The move comes a fortnight after Palm hired bankers to explore several options, including a sale of the company.
HP says Palm’s webOS operating system would “help it expand more aggressively in the fast-growing market for smart phones and connected mobile devices.”
The deal values the company at $1.2bn and is expected to be completed at the end of July.
HP says Palm’s chairman and chief executive, Jon Rubinstein, is expected to remain with the company.
Donna Dubinsky and Jeff Hawkins founded Palm in 1992, and in 1995 it was bought by US Robotics, a modem maker that itself was bought by 3Com in 1997. Palm was spun off again as its own company in 2000.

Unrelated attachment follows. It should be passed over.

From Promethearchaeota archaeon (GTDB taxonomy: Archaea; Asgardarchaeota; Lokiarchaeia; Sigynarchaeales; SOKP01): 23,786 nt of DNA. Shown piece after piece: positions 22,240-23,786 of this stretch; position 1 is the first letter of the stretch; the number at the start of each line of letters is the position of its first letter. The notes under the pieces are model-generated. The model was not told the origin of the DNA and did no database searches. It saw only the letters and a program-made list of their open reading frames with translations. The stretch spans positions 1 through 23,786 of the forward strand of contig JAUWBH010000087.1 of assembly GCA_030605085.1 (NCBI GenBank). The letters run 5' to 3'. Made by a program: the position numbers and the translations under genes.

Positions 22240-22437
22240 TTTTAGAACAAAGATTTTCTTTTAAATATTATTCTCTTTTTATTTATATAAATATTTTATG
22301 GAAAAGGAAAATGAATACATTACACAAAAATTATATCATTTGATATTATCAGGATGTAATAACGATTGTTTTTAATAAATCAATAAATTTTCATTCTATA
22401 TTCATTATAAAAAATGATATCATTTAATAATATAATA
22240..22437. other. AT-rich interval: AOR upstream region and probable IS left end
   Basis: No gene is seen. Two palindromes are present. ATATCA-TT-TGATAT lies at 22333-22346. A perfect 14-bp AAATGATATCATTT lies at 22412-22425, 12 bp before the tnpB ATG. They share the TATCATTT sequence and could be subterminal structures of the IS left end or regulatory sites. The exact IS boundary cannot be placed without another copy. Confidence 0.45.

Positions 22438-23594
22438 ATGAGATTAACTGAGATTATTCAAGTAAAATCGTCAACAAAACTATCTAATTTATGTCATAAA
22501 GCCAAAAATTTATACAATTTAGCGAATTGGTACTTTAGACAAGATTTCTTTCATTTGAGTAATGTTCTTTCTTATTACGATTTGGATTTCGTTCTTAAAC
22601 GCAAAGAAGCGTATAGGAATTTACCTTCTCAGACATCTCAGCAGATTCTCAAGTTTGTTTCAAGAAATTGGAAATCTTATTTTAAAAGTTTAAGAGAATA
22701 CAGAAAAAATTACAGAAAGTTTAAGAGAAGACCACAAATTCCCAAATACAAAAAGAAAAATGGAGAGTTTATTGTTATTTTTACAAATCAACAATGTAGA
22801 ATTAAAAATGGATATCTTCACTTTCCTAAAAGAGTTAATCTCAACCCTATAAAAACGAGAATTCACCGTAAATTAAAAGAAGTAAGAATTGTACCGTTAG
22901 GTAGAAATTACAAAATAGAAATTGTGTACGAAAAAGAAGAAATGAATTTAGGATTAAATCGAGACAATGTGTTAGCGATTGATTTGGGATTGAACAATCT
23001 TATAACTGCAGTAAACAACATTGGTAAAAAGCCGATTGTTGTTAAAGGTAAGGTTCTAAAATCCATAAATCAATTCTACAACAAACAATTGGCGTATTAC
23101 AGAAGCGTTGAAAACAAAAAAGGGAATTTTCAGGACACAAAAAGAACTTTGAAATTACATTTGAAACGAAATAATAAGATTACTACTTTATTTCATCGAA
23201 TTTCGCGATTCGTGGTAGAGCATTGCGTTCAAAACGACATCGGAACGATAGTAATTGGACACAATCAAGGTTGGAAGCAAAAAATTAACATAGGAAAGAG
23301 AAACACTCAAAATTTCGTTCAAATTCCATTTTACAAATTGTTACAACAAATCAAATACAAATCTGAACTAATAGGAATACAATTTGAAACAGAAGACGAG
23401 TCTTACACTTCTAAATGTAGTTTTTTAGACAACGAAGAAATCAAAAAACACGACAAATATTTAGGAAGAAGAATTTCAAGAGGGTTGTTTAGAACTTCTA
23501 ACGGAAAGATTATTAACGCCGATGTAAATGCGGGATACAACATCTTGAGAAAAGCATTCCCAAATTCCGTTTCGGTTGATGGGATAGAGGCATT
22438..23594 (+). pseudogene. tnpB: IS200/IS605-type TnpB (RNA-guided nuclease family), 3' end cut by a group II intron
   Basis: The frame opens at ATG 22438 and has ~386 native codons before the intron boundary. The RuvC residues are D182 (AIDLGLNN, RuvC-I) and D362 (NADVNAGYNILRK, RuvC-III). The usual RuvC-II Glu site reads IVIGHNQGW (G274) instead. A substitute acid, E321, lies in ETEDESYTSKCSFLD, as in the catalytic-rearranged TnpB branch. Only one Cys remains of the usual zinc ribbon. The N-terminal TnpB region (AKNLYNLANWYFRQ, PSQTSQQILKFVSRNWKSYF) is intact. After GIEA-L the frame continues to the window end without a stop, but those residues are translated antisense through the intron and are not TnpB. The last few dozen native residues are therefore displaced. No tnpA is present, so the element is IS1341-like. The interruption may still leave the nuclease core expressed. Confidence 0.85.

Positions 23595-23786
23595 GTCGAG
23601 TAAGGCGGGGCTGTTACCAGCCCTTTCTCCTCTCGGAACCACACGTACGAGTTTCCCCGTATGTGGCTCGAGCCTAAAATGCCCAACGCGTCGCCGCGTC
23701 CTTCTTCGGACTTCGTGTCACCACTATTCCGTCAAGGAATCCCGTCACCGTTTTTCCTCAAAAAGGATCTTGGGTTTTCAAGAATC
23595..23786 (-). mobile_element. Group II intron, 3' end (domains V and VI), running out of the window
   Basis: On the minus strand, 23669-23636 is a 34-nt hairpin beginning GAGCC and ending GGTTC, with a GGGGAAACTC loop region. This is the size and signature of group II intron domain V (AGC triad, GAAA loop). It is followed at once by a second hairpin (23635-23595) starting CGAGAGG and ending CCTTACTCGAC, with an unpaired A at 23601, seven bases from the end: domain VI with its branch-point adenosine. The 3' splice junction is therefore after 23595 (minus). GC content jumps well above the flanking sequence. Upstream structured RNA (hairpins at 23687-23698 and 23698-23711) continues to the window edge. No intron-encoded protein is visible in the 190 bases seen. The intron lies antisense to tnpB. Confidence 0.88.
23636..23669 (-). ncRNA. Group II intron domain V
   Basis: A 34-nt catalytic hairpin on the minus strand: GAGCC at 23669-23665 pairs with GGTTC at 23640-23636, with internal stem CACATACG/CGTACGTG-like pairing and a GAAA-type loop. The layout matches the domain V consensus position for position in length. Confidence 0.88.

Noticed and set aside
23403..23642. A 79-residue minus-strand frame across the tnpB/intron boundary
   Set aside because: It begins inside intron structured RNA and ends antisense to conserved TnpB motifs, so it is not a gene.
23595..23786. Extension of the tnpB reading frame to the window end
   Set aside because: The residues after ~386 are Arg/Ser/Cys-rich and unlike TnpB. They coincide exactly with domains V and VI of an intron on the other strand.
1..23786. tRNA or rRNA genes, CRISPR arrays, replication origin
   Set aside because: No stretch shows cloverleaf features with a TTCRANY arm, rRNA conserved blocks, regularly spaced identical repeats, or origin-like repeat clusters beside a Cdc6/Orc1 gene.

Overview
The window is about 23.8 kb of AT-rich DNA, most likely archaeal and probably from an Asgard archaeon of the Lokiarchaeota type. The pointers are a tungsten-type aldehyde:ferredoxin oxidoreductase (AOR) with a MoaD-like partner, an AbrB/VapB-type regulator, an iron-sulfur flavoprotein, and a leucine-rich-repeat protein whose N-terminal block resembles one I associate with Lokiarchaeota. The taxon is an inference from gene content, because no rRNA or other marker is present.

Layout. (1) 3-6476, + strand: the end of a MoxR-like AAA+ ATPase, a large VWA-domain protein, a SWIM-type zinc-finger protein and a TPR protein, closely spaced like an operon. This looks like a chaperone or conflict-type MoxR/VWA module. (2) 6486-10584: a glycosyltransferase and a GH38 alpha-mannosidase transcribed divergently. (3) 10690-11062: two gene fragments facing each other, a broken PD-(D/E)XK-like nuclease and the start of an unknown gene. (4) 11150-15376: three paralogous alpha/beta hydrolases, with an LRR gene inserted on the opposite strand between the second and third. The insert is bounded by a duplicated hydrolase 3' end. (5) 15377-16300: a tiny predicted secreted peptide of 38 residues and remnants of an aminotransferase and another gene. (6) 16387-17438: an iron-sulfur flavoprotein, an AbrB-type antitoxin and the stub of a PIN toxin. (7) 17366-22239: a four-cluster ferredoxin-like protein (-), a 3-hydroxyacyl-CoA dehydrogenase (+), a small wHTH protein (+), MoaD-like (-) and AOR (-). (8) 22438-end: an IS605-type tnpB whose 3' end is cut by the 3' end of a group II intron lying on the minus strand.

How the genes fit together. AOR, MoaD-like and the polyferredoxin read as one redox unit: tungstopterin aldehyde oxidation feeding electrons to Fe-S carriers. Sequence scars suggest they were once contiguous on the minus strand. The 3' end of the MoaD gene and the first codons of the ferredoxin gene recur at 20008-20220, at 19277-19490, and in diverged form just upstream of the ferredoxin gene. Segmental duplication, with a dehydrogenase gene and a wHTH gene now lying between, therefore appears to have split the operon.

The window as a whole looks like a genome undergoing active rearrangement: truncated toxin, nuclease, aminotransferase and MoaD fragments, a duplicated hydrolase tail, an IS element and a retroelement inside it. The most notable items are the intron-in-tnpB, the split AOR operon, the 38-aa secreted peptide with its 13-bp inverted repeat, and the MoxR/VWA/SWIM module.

Palm was the first handset to use the new Palm webOS software, which brought mobile applications together on a multi-tasking platform in a way the iPhone did not.
However, sales for the brands have continued to struggle with new competition from the likes of Apple, Microsoft, Google, HTC and Samsung Mobile.
Palm’s shareholders include U2 frontman Bono, who is a major shareholder through his Elevation Partners private equity firm, which has a 30% stake in the telecoms and IT firm.
Rival phone makers Dell, Taiwan’s HTC and China’s Lenovo were rumoured to have already made offers for Palm
Last year, HP’s chief marketing officer Michael Mendenhall, told Marketing Week that it was aways looking to acquire struggling brands, which it thought would benefit from the brand’s new personal touch.